- In a weird Real Life example of Flanderization, in Sweden the stories of eldery vikings throwing themself of cliffs in order to prove that they didn't fear death has turned into tales of people pushing their elderly relatives off cliffs (Ättestupan), meaning that whenever people talk about removing benefits to the elderly, there is always someone snarking that "they want to re-introduce Ättestupan", basically invoking Godwin's Law where Hitler never existed.
- The Banzai charges of World War Two by Japanese soldiers who had found themselves in a desperate situation.
- In her memoir The Past is Myself, Christabel Bielenberg recounts a chilling encounter with an SS officer who, in despair at the atrocities in which he had participated, was determined to die in battle as the war neared its end: "...He told me of how he had tried to be killed, but his comrades had fallen around him and each time, by some miracle, he had lived. The ones with the photographs in their wallets, the frightened ones, and the ones with dreams of the future, they were the ones who got killed, he said. Only those who didn't care, got the Iron Crosses. Now he was going to the front, to his unit if he could reach it, otherwise anywhere, anywhere, did I hear, where he would be allowed to die."
- Siegfried Sassoon, the poet, during the First World War. Along the way he picked up an MC, and the title of "best war poet to survive the war". Detailed in The Regeneration Trilogy. He had to choose between guilt over leaving his men on the battlefield and guilt over not continuing to protest against the war, and ended up going on patrol without a helmet after going back to the front. But he lived.
- Tlahuicole was the chief of the Tlaxcalan tribe when the Aztecs decided to conquer them. He fought bravely by Dual Wielding a set of hatchets that were supposedly too large for ordinary men to even lift, but the rest of his tribe didn't make it and he ended up being captured and brought before Montezuma. The Aztec leader offered him mercy after hearing how much of a facewrecker he was (the Aztecs kind of valued that sort of thing), but Tlahuicole believed that since he had disgraced himself by letting himself get captured, he should be sacrificed as punishment for his dishonor. Montezuma basically told him to chill out and had him serve as a war-chief in an ongoing struggle against another tribe. He completely slaughtered them, so Montezuma wanted to make him a full member of Aztec nobility. Tlahuicole felt that doing so would be a betrayal of his people, so he refused. Montezuma ordered him bound to the Stone of Combat, where he would basically act out the end of The One by getting swarmed by Aztec warriors until he died (ordinarily the ritual was designed to let captured soldiers gain their freedom, but he didn't want to take that route). He killed seven of Montezuma's best Jaguar warriors and wounded over twenty more before finally falling, and an Aztec priest finally sacrificed him right as he was about to die anyway.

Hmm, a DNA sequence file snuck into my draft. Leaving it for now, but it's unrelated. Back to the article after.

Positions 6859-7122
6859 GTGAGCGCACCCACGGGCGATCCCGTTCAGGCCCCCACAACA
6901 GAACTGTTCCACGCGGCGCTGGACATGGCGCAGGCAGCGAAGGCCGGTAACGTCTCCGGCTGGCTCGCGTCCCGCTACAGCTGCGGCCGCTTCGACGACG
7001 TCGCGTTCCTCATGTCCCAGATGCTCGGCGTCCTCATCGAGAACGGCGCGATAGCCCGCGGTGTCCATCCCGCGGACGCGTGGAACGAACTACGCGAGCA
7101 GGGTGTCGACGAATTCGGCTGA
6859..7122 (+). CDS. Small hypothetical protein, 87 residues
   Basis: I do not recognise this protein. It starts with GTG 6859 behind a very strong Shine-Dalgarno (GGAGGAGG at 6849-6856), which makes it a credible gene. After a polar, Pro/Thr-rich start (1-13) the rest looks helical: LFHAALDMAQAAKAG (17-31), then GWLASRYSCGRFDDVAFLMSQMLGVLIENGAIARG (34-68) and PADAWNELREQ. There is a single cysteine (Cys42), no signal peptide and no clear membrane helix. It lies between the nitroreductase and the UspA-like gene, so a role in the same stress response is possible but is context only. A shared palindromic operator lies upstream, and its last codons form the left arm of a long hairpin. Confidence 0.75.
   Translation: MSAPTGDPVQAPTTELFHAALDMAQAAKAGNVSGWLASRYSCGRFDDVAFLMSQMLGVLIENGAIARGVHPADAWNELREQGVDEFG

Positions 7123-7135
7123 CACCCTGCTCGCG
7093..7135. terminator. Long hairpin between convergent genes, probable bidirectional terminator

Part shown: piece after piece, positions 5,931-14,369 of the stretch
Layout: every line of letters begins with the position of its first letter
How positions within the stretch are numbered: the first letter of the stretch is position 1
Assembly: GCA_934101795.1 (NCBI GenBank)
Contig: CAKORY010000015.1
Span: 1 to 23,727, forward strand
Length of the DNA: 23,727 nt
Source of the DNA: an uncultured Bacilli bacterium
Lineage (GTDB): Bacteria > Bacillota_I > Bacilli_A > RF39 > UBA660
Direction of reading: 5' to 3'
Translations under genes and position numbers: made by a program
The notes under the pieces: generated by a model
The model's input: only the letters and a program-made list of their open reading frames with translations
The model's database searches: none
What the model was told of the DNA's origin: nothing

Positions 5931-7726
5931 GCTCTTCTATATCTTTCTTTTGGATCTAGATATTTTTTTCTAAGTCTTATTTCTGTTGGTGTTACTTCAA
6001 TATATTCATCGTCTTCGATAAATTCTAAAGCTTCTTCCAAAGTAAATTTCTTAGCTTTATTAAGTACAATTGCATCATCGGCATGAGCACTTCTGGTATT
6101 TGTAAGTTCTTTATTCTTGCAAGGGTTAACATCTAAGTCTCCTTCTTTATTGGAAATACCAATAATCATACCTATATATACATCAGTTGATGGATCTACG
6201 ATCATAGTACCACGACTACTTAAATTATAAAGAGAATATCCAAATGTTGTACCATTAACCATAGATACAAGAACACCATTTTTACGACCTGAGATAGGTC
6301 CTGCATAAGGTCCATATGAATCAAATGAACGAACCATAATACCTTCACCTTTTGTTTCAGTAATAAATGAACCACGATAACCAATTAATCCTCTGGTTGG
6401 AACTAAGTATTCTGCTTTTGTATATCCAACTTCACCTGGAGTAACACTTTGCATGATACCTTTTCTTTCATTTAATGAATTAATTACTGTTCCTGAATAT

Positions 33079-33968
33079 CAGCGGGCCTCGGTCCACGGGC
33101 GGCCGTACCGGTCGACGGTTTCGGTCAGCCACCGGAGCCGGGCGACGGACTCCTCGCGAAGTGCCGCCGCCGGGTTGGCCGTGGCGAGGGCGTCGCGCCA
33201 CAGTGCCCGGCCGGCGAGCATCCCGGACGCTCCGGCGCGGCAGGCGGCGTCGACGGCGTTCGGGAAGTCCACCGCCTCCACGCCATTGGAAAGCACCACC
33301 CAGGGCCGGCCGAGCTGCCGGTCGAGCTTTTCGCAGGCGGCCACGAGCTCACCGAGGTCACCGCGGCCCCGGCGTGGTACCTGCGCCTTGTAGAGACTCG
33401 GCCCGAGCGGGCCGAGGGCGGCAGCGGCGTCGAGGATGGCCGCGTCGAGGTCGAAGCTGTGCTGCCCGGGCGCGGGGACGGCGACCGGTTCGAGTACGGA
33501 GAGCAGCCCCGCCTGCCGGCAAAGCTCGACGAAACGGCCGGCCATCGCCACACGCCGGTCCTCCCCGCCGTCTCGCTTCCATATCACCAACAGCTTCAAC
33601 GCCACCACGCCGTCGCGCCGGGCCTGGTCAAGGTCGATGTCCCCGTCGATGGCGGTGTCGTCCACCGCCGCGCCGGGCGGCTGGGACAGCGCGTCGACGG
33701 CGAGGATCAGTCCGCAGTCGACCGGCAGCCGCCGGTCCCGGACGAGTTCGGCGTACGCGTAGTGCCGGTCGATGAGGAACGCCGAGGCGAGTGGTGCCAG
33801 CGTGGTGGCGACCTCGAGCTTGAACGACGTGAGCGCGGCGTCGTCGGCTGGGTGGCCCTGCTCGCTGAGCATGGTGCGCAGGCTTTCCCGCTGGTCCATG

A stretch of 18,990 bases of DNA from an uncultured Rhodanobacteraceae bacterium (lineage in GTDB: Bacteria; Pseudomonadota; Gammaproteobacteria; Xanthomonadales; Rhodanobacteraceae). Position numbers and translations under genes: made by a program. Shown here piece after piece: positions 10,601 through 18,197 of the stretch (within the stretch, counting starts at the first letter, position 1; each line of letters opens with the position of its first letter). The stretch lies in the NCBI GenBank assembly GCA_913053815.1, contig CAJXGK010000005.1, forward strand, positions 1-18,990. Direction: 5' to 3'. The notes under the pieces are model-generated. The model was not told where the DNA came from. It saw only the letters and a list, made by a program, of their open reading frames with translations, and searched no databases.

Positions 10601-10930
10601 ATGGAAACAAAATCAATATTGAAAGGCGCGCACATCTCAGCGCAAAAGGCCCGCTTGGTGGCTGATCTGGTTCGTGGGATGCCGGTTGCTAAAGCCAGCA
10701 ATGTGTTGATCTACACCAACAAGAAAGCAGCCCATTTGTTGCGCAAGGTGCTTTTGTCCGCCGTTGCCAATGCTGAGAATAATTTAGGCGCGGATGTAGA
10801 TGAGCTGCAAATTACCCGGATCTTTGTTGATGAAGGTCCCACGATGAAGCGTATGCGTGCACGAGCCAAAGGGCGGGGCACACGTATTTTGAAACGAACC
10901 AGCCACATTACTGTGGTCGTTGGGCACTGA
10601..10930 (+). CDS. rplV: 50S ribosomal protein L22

- Jeffrey Dahmer frequently expressed his wish to die for his crimes while in prison. When he was attacked by another prisoner who attempted to slit his throat, he refused to press charges and requested to be returned to the general prison population. Only a few months later, he was beaten to death by another prisoner. His last words were, reportedly: "I don't care if I live or die — go ahead and kill me."